This summer I have spent a bit too much of my time searching for Iridium Flares. For the uninitiated, the flares are sun glints from Iridium Communication Satellites which pass overhead at regular intervals. Each satellite is one of a constellation launched by Motorola in the late 1990s. Motorola's idea was that mobile, wireless, global communication would be the wave of the future... and that satellites would make the wave even more future-y. They got half of the equation right, mobile communication is big, but the satellite constellation was too late, too expensive (more than a dollar a minute!), and just too inconvenient for consumer use. Motorola's venture eventually failed, but was resurrected to service the U.S. Military (for which late, expensive and inconvenient are ideal conditions).
But aside from largess, it turns out that Iridium satelllites have another cool property. The communication antennae of these birds are shiny and large enough that a specular reflection of the sun is possible, that make wonderfully bright flares as seek from the ground. For the geeks out there, the satellites are at an altitude of about 780 km. The sun subtends about a half a degree of arc, which means the specular reflection should be spread out about ~6-7 km on the earth's surface. Since the satelllites travel at about 7 km/s, the maximum flare lasts just a few seconds. In reality, there is a more diffuse reflection which spreads out a larger area and makes the flare last for about 20 seconds total.
The flares are very bright, very specific to your location, and very short. It's quite possible for you to see a bright flare, and a friend just 10-20 miles away sees barely anything. Thus, when chasing flares, it's important to know three important things: where you are, the precise time, and where to look.
I took the photo above with my little digital camera (no tripod!). The streak is an Iridium flare with a 15 second exposure. It is chopped because I started the exposure late. The black lines are power lines next to the road.
Catching a FlareI knew in advance where and when to catch the flare because I knew those important three items (my position, the exact time, and where/when to look).
I use the web service called Heavens Above to predict flares times. It is very straightforward to create an account. One of the first things when you create an account is to enter your coordinates (latitude and longitude).
You can determine your location most easily using Jef Poskanzer's ACME Mapper (or, you can use a GPS device if you have one). Just find your self in the Mapper by clicking the link, and panning and zooming (or searching). Be sure to zoom in close enough so that you are within a kilometer or less. Then read off your latitude and longitude from the indicator. Here is what you need to look for:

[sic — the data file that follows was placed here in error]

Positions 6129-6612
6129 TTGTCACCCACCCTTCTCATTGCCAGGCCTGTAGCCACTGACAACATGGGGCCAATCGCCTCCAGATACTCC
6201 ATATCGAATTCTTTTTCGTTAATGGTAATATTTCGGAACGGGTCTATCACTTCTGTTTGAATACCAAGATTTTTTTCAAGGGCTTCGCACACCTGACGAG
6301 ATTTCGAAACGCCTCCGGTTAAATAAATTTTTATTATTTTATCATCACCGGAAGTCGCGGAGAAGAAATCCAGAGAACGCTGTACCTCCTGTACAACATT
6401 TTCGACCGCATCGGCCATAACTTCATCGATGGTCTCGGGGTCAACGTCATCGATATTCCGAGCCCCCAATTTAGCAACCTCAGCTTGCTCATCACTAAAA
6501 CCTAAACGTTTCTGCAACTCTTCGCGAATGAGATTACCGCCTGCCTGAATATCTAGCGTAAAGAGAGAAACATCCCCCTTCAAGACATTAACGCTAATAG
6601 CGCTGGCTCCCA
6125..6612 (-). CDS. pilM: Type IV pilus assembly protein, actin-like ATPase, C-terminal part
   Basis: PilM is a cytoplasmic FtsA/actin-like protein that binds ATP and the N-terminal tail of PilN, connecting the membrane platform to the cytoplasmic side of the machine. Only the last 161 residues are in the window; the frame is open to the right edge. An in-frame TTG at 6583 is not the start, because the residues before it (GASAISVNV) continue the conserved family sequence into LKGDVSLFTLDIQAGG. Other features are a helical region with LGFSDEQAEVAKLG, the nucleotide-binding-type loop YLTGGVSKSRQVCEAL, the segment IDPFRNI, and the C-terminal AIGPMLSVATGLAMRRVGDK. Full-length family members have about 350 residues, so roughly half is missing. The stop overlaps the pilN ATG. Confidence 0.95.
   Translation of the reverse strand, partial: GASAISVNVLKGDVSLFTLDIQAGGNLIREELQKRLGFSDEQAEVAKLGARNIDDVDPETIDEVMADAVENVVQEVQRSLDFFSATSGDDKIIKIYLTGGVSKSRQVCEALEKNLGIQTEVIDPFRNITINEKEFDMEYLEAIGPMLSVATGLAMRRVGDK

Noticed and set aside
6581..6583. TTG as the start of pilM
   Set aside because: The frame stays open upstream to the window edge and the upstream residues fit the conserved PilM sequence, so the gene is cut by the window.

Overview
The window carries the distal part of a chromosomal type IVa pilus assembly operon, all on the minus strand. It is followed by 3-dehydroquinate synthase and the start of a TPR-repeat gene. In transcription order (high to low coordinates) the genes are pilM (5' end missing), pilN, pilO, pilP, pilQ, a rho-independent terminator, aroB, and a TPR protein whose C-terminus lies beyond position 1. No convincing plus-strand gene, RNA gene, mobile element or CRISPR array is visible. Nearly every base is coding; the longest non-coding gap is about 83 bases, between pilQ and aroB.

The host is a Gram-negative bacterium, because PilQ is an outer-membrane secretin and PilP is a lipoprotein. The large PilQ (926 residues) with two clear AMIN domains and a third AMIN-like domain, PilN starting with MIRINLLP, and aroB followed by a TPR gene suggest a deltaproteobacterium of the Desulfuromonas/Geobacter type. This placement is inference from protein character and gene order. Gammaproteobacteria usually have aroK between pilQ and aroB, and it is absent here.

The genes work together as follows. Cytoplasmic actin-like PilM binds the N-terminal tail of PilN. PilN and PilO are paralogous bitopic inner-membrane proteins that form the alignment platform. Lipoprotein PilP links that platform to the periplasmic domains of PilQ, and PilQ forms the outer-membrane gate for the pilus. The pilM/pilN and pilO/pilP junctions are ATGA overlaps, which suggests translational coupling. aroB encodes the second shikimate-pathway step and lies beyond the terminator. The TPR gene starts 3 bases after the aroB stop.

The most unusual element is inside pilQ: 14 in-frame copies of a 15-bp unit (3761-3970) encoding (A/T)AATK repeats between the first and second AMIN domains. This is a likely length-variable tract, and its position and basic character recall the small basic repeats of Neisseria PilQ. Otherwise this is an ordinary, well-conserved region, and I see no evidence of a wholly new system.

Then it's a simple matter of plugging those examples into the coordinate boxes of Heavens Above. For example, the latitude box for the coordinates above would look like this:
and the same for the longitude box. Ignore the "Minutes" and "Seconds".
Once you enter your coordinates, you should be at the Heavens Above main page. Click on the Iridium "next 7 days" link to get predictions of flares near you for the next week.
Handy tip: focus on the -5, -6, -7, -8 or -9 flares. Because of the crazy astronomical magnitude system, more negative means brighter. Thus, the most spectacular flares are -8 or -9 (but these are rare).
Now you have your list of flare predictions. The last thing you need is the precise time. If you have a GPS, use it. Flares predictions are exact to the second, so you need a clock accurate to one second as well. The easiest thing to use is your cell phone clock, which is actually synchronized very accurately by the cell phone company. Unfortunately, your cell phone usually gives minutes and no seconds, so you will have to guestimate to the number of seconds. You can also synchronize your wristwatch to an official time server (such as the US server) and use that.
Now go out and watch. I have two final tips. First, the time given in the prediction is the time of flare maximum, so be sure to be looking a few seconds early. Usually you will be able to see a faint, fast-moving dot before it starts to get really bright. Second, if you are looking for flares at 50, 60 or 70 degrees altitude above the horizon, this will be much higher on the sky than you think. Be prepared to crane your neck. For lower altitudes, you will need to find an open space away from tall trees.
I guess my fascination is two-fold. For one thing, the really bright flares are quite spectacular. The brighter flares are easily the brightest objects in the sky for those few seconds. For another thing, there is something wonderful in how regular and predictable the universe is.